So, today I enjoyed a brand new miniatures wargaming experience which rekindled my enthusiasm for the hobby.
That’s right, I’ve had my first game of Flames of War. (What do you think I was talking about? Age of Sig-who?) Enough of my friends had been getting into it that I thought it was worth a look, especially considering that 15mm scale World War II miniatures are very competitively priced – for a small outlay I was able to put together a battlefield force that allows me to field a legal army at a wide range of points values and with plenty of options at each level, using a combination of newly bought miniatures from the publishers and the Plastic Soldier Company (one advantage of historical miniatures gaming is that no one company owns the IP on the past…) and some second-hand minis bought from a friend who was rationalising their army selection.
Even setting aside the second-hand purchase, this was at a fraction of the cost that required to get a comparably large and diverse force for a Games Workshop army. Even so, it’s still wasted money in my book if you don’t actually get to play with the miniatures and enjoy yourself when you are playing with them, and today’s go at Flames of War has convinced me that the game is a bit more of a keeper than my previous brief engagements with Warhammer have been.
For one thing, the game materials present just the right level of research – enough to tell the significant differences between different models of tank and so on, whilst at the same time keeping the focus on factors that have interesting game-related consequences. To give an example, the Atlantik Wall supplement provides army lists for the German forces fighting in Normandy against the Overlord invasion force. Not only are there marked differences between the SS, Heer, and Luftwaffe forces (for one thing, the SS are much more keen on this whole “genocidal war of world domination deal” than many of the other German groups, and this is reflected in their morale), but you can even pick specific divisions to field forces from, and those have interesting game-related effects. For instance, my army is built up from the SS-Hitlerjugend division, which as the name implies combined veteran SS officers with fresh young 17 year old lads recruited directly from the Hitler Youth. The upshot of this is that, as well as having the high levels of training and morale that the SS as a whole enjoys, they’re also super-keen on suicide missions and get to ignore certain morale-related rules, at the risk of total destruction.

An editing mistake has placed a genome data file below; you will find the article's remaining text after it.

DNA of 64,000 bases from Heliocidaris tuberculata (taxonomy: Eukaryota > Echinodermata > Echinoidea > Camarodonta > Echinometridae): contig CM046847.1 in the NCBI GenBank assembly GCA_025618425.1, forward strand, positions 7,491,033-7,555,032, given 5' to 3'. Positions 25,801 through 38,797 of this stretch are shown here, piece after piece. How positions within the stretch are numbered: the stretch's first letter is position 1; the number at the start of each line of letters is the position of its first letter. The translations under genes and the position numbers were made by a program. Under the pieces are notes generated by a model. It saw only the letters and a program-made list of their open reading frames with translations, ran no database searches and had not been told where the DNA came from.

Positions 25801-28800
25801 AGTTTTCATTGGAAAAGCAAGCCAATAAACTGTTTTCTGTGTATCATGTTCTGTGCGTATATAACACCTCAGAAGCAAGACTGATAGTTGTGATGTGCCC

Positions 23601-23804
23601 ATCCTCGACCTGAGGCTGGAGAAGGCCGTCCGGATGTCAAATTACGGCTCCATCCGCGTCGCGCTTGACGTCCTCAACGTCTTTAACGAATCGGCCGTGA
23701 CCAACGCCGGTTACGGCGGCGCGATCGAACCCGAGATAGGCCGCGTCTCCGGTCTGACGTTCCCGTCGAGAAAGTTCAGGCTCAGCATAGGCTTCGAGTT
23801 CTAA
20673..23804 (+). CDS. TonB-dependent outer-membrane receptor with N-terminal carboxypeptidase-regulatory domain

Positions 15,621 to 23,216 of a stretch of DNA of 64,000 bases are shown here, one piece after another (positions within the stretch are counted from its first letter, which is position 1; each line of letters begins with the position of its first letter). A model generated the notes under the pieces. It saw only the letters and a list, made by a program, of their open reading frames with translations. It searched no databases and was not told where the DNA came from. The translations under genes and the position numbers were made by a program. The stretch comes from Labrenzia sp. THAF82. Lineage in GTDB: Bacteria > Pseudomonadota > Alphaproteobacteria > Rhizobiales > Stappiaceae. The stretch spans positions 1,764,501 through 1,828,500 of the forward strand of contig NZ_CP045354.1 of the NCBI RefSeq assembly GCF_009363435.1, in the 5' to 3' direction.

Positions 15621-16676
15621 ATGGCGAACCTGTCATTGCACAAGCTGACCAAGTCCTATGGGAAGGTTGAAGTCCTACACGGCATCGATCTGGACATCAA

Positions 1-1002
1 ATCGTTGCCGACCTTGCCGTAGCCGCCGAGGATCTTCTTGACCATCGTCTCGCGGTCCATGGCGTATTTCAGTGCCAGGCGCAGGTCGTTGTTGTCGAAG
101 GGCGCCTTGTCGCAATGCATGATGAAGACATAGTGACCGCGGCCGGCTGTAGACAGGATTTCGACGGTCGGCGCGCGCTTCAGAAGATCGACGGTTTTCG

This allows the game to hit a level where on the one hand the army you end up building feels decidedly individual – there’s distinct differences in flavour and mechanics within each national subfaction, let alone within each nation – whilst at the same time you’re not going 100% off-piste when it comes to the historical record. Whilst the rules prioritise presenting a balanced, exciting game over absolute realism and accuracy, at the same time it would feel both disrespectful and a missed opportunity for personal education to entirely throw history out of the window, particularly when you’re dealing with a part of history that’s already subject to a lot of poisonous revisionism. Obviously the game doesn’t put a big focus on actual war crimes – playing through such a thing in a game would be a monstrous exercise in bad taste – but at the same time it doesn’t kid itself about the nature of the forces you’re dealing with either.